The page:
A1 Journal article (refereed)
Weak warning signals can persist in the absence of gene flow (2019)

Lawrence, J. P., Rojas, B., Fouquet, A., Mappes, J., Blanchette, A., Saporito, R. A., Bosque, R. J., Courtois, E. A., & Noonan, B. P. (2019). Weak warning signals can persist in the absence of gene flow. Proceedings of the National Academy of Sciences of the United States of America, 116(38), 19037-19045. https://doi.org/10.1073/pnas.1901872116

JYU authors or editors

Publication details

All authors or editors: Lawrence, J. P.; Rojas, Bibiana; Fouquet, Antoine; Mappes, Johanna; Blanchette, Annelise; Saporito, Ralph A.; Bosque, Renan Janke; Courtois, Elodie A.; Noonan, Brice P.

Journal or series: Proceedings of the National Academy of Sciences of the United States of America

ISSN: 0027-8424

eISSN: 1091-6490

Publication year: 2019

Volume: 116

Issue number: 38

Pages range: 19037-19045

Publisher: National Academy of Sciences

Publication country: United States

Publication language: English

DOI: https://doi.org/10.1073/pnas.1901872116

Research data link: https://doi.org/10.17011/jyx/dataset/65263

Publication open access: Openly available

Publication channel open access: Partially open access channel

Publication is parallel published (JYX): https://jyx.jyu.fi/handle/123456789/65579


Aposematic organisms couple conspicuous warning signals with a secondary defense to deter predators from attacking. Novel signals of aposematic prey are expected to be selected against due to positive frequency-dependent selection. How, then, can novel phenotypes persist after they arise, and why do so many aposematic species exhibit intrapopulation signal variability? Using a polytypic poison frog (Dendrobates tinctorius), we explored the forces of selection on variable aposematic signals using 2 phenotypically distinct (white, yellow) populations. Contrary to expectations, local phenotype was not always better protected compared to novel phenotypes in either population; in the white population, the novel phenotype evoked greater avoidance in natural predators. Despite having a lower quantity of alkaloids, the skin extracts from yellow frogs provoked higher aversive reactions by birds than white frogs in the laboratory, although both populations differed from controls. Similarly, predators learned to avoid the yellow signal faster than the white signal, and generalized their learned avoidance of yellow but not white. We propose that signals that are easily learned and broadly generalized can protect rare, novel signals, and weak warning signals (i.e., signals with poor efficacy and/or poor defense) can persist when gene flow among populations, as in this case, is limited. This provides a mechanism for the persistence of intrapopulation aposematic variation, a likely precursor to polytypism and driver of speciation.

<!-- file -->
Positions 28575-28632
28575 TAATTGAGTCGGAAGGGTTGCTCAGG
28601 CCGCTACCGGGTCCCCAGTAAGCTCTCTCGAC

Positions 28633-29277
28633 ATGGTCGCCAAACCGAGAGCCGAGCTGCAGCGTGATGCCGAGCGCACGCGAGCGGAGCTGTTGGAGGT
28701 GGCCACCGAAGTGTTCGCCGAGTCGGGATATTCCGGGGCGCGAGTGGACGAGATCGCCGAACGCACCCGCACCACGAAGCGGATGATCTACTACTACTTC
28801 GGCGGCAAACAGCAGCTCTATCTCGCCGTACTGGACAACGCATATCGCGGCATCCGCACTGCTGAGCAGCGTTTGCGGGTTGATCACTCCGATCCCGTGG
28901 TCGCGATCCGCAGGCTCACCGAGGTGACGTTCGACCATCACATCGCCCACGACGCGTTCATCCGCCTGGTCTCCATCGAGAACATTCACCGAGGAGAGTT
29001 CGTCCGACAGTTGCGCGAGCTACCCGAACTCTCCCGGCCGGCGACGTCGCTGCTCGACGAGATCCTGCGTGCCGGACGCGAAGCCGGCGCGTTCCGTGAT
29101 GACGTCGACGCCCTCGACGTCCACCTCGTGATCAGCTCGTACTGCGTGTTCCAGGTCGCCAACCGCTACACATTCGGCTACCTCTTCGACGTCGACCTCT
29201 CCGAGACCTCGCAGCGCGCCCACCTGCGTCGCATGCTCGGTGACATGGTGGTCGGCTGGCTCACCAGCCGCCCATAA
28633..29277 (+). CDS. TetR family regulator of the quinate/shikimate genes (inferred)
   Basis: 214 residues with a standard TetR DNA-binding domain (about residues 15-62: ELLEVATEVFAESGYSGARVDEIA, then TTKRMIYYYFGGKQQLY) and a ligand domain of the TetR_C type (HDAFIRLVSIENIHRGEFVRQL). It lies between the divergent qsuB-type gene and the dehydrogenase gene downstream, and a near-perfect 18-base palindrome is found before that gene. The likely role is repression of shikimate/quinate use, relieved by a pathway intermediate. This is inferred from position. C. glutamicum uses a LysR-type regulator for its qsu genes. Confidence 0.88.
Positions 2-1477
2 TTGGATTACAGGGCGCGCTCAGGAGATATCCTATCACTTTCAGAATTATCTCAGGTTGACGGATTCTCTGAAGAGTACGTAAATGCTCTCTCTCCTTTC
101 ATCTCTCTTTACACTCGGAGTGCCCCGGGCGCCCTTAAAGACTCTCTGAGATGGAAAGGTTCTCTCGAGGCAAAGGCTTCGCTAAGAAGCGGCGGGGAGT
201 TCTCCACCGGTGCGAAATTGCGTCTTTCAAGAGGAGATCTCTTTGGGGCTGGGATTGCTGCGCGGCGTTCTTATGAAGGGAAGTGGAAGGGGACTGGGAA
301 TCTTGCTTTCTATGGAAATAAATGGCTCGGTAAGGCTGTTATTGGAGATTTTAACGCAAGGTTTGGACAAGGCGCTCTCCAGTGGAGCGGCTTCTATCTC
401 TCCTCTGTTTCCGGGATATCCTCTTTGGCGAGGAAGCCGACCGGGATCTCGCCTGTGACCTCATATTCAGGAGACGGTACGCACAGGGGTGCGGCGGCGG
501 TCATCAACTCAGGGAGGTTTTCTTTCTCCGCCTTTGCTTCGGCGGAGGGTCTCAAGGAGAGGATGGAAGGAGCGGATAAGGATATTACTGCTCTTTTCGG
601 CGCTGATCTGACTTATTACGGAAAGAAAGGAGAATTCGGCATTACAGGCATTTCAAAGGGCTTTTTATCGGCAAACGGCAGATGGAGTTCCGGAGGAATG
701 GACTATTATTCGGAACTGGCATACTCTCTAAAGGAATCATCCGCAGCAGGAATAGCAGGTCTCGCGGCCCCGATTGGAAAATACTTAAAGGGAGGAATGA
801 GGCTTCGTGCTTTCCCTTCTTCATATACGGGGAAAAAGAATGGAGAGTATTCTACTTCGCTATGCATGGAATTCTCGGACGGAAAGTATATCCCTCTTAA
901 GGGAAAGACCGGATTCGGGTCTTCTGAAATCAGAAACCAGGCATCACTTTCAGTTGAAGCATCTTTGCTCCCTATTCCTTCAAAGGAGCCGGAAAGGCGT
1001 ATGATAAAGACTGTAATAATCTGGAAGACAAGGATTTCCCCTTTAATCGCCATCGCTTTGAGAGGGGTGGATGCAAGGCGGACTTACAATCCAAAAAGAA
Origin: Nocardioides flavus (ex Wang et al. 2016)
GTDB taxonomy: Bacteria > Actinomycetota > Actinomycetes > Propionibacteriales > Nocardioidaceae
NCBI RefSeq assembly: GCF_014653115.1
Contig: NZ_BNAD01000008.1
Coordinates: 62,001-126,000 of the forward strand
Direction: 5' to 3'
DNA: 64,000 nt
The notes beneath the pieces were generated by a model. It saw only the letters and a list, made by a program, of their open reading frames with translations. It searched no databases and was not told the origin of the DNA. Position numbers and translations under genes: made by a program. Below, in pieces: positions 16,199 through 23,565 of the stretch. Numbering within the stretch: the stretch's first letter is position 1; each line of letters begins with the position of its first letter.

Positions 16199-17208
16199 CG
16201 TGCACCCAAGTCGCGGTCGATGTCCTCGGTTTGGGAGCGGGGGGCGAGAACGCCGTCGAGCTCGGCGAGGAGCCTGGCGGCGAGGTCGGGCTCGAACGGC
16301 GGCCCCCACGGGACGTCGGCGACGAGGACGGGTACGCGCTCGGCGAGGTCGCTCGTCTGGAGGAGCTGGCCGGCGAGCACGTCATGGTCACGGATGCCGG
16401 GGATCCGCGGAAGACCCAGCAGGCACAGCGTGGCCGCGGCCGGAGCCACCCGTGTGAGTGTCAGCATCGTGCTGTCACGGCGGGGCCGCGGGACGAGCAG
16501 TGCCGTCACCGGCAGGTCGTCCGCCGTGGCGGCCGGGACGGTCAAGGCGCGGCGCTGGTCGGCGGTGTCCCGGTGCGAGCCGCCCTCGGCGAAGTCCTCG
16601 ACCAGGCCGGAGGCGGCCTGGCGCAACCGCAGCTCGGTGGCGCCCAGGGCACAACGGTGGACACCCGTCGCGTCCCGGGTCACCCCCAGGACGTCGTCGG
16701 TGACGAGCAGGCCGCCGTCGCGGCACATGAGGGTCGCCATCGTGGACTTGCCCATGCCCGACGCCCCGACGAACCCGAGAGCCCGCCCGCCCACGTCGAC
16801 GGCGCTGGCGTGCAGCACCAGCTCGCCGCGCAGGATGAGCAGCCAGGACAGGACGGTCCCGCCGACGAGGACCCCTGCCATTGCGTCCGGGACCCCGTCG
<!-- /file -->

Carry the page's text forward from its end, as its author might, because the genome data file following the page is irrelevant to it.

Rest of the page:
Keywords: warning coloration; natural selection; defence mechanisms (biological phenomena)

Free keywords: aposematism; frequency-dependent selection; polymorphism; unpalatability; secondary defenses

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Related projects

Ministry reporting: Yes

Reporting Year: 2019

JUFO rating: 3

Last updated on 2021-17-09 at 16:07